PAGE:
A Level Set Approach for Shape Recovery of Open Contours

  • Min Li
  • Chandra Kambhamettu
  • Maureen Stone
Part of the Lecture Notes in Computer Science book series (LNCS, volume 3851)


In this paper, a geometric deformable model for shape recovery of open contours in noisy images is presented. We use two level set functions to model the open contour and find the end points of the open contour as the intersection of the two level set functions. The evolutions of both level set functions do not depend on the gradient of the images, as in the classical geometric deformable models, but are decided by a region-based ”band velocity”. The ”band velocity” is different from region information introduced by other deformable models which can only be used to find the closed contours in images, it is designed for evolutions of both closed and open contours and particularly unique for contours which are open and do not enclose any region. Prior shape information is also integrated into the contour evolution process, which prevents two level set functions from intersecting at other places than at the contour end points. With the described method open contours can be recovered from noisy images. Successful experiments on several data sets are presented in this paper.


Vocal Tract Noisy Image Shape Recovery Deformable Model Statistical Shape Model 
These keywords were added by machine and not by the authors. This process is experimental and the keywords may be updated as the learning algorithm improves.


Unable to display preview. Download preview PDF.

Unable to display preview. Download preview PDF.


  1. 1.
    Caselles, V., Kimmel, R., Sapiro, G.: Geodesic active contours. IJCV 22(1), 61–79 (1997)zbMATHCrossRefGoogle Scholar
  2. 2.
    Malladi, R., Sethian, J., Vemuri, B.: Shape modeling with front propagation: A level set approach. PAMI 17, 158–175 (1995)Google Scholar
  3. 3.
    Han, X., Xu, C., Prince, J.: Topology preserving level set method for geometric deformable models. PAMI 25, 755–768 (2003)Google Scholar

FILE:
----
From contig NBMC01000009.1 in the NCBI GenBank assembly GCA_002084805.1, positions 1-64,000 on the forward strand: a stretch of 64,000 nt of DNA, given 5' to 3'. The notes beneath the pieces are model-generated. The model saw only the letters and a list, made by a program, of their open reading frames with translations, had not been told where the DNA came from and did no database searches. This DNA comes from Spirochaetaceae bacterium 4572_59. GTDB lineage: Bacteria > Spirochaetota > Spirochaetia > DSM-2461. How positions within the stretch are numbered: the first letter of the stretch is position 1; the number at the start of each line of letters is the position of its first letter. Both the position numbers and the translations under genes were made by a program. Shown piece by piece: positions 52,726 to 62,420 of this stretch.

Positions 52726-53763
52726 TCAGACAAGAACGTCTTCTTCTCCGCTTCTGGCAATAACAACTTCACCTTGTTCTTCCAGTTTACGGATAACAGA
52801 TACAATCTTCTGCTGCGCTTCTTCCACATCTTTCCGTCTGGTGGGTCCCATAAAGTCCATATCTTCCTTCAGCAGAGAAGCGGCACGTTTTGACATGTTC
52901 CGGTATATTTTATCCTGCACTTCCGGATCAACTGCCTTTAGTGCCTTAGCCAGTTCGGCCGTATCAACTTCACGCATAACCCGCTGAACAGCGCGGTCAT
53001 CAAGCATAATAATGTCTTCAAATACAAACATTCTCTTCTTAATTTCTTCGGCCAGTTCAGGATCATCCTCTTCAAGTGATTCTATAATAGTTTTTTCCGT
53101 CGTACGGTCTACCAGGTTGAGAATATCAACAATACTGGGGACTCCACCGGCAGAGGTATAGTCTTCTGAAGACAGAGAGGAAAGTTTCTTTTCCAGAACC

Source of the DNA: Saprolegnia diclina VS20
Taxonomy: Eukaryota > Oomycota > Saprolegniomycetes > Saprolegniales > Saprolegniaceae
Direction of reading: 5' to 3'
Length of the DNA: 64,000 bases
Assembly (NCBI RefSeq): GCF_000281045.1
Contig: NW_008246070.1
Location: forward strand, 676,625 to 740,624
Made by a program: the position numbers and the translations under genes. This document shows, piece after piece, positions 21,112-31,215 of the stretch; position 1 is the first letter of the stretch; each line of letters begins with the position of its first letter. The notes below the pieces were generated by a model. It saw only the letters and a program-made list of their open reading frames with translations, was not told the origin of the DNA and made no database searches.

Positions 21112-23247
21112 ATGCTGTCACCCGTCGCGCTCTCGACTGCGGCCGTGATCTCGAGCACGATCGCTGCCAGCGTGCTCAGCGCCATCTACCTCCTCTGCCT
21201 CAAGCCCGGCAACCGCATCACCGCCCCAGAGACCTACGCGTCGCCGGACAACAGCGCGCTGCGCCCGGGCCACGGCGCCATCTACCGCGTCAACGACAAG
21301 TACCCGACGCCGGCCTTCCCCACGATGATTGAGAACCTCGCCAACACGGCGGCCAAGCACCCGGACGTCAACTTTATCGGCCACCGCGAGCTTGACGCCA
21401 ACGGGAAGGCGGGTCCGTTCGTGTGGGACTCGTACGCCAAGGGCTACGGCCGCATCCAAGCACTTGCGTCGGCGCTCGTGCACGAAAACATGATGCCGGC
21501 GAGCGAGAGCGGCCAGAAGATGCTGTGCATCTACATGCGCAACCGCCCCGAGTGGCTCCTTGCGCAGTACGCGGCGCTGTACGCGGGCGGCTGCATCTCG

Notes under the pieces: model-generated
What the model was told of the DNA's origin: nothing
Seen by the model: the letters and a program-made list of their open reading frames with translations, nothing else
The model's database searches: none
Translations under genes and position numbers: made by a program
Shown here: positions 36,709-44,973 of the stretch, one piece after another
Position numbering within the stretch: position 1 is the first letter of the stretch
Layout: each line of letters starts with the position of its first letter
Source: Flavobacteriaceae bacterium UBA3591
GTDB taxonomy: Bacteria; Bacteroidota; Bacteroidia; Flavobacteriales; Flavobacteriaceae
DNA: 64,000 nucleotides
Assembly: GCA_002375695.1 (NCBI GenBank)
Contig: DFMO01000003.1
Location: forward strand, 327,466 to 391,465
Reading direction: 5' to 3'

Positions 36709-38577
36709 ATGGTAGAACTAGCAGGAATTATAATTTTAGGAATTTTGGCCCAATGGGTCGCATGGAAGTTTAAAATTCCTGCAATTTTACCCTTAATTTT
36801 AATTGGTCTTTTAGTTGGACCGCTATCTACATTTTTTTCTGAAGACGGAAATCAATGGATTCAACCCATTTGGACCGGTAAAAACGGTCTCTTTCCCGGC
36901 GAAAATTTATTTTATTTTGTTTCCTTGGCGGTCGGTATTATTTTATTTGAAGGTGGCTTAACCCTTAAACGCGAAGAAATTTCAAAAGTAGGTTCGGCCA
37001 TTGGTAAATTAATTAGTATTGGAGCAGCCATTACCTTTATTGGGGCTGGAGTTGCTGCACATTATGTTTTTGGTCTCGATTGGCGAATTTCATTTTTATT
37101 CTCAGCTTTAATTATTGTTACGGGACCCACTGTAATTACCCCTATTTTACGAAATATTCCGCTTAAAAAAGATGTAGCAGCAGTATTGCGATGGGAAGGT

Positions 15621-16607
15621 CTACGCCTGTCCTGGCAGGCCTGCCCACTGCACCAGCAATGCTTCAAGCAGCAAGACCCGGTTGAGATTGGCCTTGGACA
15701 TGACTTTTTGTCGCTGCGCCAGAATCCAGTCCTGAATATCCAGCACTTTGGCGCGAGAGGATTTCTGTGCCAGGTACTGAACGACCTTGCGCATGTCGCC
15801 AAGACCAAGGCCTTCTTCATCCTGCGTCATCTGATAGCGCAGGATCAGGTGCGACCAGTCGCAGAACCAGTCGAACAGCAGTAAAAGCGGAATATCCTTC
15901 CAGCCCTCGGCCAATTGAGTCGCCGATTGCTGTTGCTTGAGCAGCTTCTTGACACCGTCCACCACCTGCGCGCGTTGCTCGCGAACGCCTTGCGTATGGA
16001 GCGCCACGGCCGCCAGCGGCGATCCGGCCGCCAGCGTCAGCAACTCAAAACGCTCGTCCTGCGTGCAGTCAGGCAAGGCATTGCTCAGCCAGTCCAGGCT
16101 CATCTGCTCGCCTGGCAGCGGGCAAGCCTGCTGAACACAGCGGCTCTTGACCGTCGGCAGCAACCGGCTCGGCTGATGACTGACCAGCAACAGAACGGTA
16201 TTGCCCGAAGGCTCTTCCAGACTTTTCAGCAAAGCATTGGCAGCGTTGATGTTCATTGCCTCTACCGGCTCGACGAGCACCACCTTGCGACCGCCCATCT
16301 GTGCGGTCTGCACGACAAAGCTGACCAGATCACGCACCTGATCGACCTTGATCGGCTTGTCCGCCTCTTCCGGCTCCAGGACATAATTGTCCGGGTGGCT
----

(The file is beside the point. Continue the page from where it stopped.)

4. 4.
    Niethammer, M., Tannenbaum, A.: Dynamic geodesic snakes for visual tracking. In: CVPR 2004, pp. I: 660–667 (2004)Google Scholar
  5. 5.
    Chan, T., Vese, L.: Active contours without edges. IP 10, 266–277 (2001)zbMATHGoogle Scholar
  6. 6.
    Leventon, M., Grimson, W., Faugeras, O.: Statistical shape influence in geodesic active contours. In: CVPR 2000, pp. I: 316–323 (2000)Google Scholar
  7. 7.
    Osher, S., Fedkiw, R.: Level Set Methods and Dynamic Implicit Surfaces. Springer, Heidelberg (2003)zbMATHGoogle Scholar
  8. 8.
    Smereka, P.: Spiral crystal growth. Physica D 138, 282–301 (2000)zbMATHCrossRefMathSciNetGoogle Scholar
  9. 9.
    Solem, J., Heyden, A.: Reconstructing open surfaces from unorganized data points. In: CVPR 2004, pp. II: 653–660 (2004)Google Scholar
  10. 10.
    Bertalmio, M., Sapiro, G., Randall, G.: Region tracking on level-sets methods. MedImg 18, 448–451 (1999)Google Scholar
  11. 11.
    Stone, M.: A guide to analyzing tongue motion from ultrasound images. International Journal of Clinical Linguistics and Phonetics 19, 455–502 (2005)CrossRefGoogle Scholar
  12. 12.
    Chalana, V., Costa, W.S., Kim, Y.: Integrating region growing and edge detection using regularization. In: Loew, M.H. (ed.) Medical Imaging 1995: Image Processing. Proc. SPIE, vol. 2434, pp. 262–271 (1995)Google Scholar
  13. 13.
    Caselles, V., Catte, F., Coll, T., Dibos, F.: A geometric model for active contours in image processing. Number. Math. 66, 1–31 (1993)zbMATHCrossRefMathSciNetGoogle Scholar
  14. 14.
    Rousson, M., Paragios, N.: Shape priors for level set representations. In: Heyden, A., Sparr, G., Nielsen, M., Johansen, P. (eds.) ECCV 2002. LNCS, vol. 2351, pp. 78–92. Springer, Heidelberg (2002)CrossRefGoogle Scholar
  15. 15.
    Parthasarathy, V., Stone, M., Prince, J.L.: Spatiotemporal visualization of the tongue using ultrasound and kriging. In: Proc. Of SPIE-Medical Imaging (2003)Google Scholar
  16. 16.
    Li, M., Kambhamettu, C., Stone, M.: Tongue motion averaging from contour sequences. International Journal of Clinical Linguistics and Phonetics 19, 515–528 (2005)CrossRefGoogle Scholar

Copyright information

© Springer-Verlag Berlin Heidelberg 2006

Authors and Affiliations

  • Min Li
    • 1
  • Chandra Kambhamettu
    • 1
  • Maureen Stone
    • 2
  1. 1.Department of Computer & Information SciencesUniversity of DelawareNewarkUSA
  2. 2.Dept of Biomedical Sciences and Orthodontics, Vocal Tract Visualization LabUniversity of Maryland Dental SchoolBaltimoreUSA

Personalised recommendations